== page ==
At 37, Lim Chang-yong called up to big leagues

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At 37, Lim Chang-yong called up to big leagues


Lim Chang-yong

As brief a stint as he may have there, Lim Chang-yong can now be called a major leaguer. Lim was added to the Chicago Cubs 40-man roster on Wednesday, making him the 14th Korean - and the 12th Korean pitcher - to play in the big leagues. At 37, he is the oldest.

With the Triple-A affiliate, Iowa, Lim pitched eleven and one-third innings in 11 games, during which he allowed one run while striking out 12. His ERA was 0.79.

Lim might have a Korean duel with Cincinnati Reds slugger Choo Shin-soo as early as this month when the Cubs meet the Reds. He will also join Ryu Hyun-jin in the big leagues, where the Los Angeles Dodgers starter is the only active major-league pitcher from Korea.

Lim is the fourth Korean to play in all of the three leagues in the U.S., Japan and Korea, after Lee Sang-hoon, Koo Dae-sung and Park Chan-ho, all pitchers. Koo, who was a Hanwha Eagles ace, was 36 when he debuted for the New York Mets in 2005.

Lim expressed his excitement about the promotion to MLB.

“I want to see how it feels like,” Lim said, according to the Cubs’ Web site. “I’m nervous and excited.”

He may open his big-league career with much less attention than many other Koreans, but his unbent spirit of challenge despite his age sets him apart from his younger peers.

After sustaining an elbow injury in July 2012, Lim, then pitching for the Tokyo Yakult Swallows, signed with the Cubs at a tenth of his salary in Japan.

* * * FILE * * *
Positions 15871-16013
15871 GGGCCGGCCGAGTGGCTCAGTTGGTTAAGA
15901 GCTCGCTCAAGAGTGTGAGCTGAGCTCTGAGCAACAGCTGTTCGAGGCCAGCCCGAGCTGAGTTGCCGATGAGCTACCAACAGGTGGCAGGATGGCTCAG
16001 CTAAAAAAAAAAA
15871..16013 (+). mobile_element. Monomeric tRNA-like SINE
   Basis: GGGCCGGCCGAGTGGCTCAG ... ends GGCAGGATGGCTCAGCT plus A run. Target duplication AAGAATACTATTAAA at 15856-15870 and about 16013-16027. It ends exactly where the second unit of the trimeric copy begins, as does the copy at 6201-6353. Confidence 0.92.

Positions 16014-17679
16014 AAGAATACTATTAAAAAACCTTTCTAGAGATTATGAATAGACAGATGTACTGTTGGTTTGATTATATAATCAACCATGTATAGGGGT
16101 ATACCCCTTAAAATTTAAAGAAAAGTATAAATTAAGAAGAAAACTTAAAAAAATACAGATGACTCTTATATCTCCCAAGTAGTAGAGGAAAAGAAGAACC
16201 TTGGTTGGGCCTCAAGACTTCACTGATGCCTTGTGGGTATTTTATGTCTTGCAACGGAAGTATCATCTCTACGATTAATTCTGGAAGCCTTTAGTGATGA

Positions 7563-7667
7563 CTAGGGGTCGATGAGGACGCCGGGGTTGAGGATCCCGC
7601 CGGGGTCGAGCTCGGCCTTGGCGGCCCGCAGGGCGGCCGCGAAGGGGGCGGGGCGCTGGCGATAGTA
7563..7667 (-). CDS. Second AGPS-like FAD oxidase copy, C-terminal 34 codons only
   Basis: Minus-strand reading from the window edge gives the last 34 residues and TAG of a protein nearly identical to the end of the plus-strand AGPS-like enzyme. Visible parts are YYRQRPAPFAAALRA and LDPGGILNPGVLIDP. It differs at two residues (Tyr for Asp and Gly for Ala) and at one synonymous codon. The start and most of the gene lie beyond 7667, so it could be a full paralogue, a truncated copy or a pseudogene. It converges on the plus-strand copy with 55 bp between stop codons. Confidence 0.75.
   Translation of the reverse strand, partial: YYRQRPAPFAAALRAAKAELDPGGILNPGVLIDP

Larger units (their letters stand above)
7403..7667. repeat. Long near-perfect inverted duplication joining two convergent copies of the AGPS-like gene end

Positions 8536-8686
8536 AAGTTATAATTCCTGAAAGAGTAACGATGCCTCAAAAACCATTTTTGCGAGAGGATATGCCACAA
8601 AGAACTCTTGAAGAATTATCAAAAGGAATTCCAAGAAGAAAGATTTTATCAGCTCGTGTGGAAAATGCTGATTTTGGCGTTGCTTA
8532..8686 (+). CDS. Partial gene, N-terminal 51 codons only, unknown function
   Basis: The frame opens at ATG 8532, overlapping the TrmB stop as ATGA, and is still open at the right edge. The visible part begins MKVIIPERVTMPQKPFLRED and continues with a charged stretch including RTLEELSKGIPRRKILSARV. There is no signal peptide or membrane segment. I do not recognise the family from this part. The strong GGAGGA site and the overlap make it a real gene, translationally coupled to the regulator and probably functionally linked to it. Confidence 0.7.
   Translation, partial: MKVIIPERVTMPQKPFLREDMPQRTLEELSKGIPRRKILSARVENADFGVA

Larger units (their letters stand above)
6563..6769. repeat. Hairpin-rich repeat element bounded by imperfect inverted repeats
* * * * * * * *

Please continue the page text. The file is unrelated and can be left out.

The former Samsung Lions reliever, who was a star in Korea, also embraced the pay cut when he moved to Japan in 2008. After joining Nippon Professional Baseball, he quickly built a reputation as a reliable reliever, recording 128 saves and a 2.09 ERA in five years.

He earned the nickname “Mister Zero” after recording 20 straight shutout innings for the Swallows in 2009. In his 13-year career in the Korea Baseball Organization, Lim recorded a 3.25 ERA in 534 appearances, including 128 starts, and had a record of 104-66.

After signing a minor league deal with the Cubs in December with a conditional call-up to the major leagues, Lim entered a months-long rehabilitation program to recover from Tommy John ligament replacement surgery. He joined a rookie league in late June and pitched his way up, showing nearly the same star qualities he did in Korea and Japan.

Lim pitched twenty-two and one-third innings in 21 minor league games in total - and started five of them - with an ERA of 1.61. He allowed no home runs and gave up four earned runs while striking out 24.

Cubs manager Dale Sveum introduced him as “Zero” on the Cubs’ Web site.

“He’s coming back from a couple injuries and has been pitching well for us in the minor leagues. He’ll come up here, and we’ll see what we’ve got,” Sveum said.

The Cubs released reliever Michael Bowden (1-3, 4.30 ERA) to make room for Lim.

Lim helped Korea to finish as the runner-up in the 2009 World Baseball Classic. He was also a member of the bronze medalists of the 2000 Sydney Olympics.

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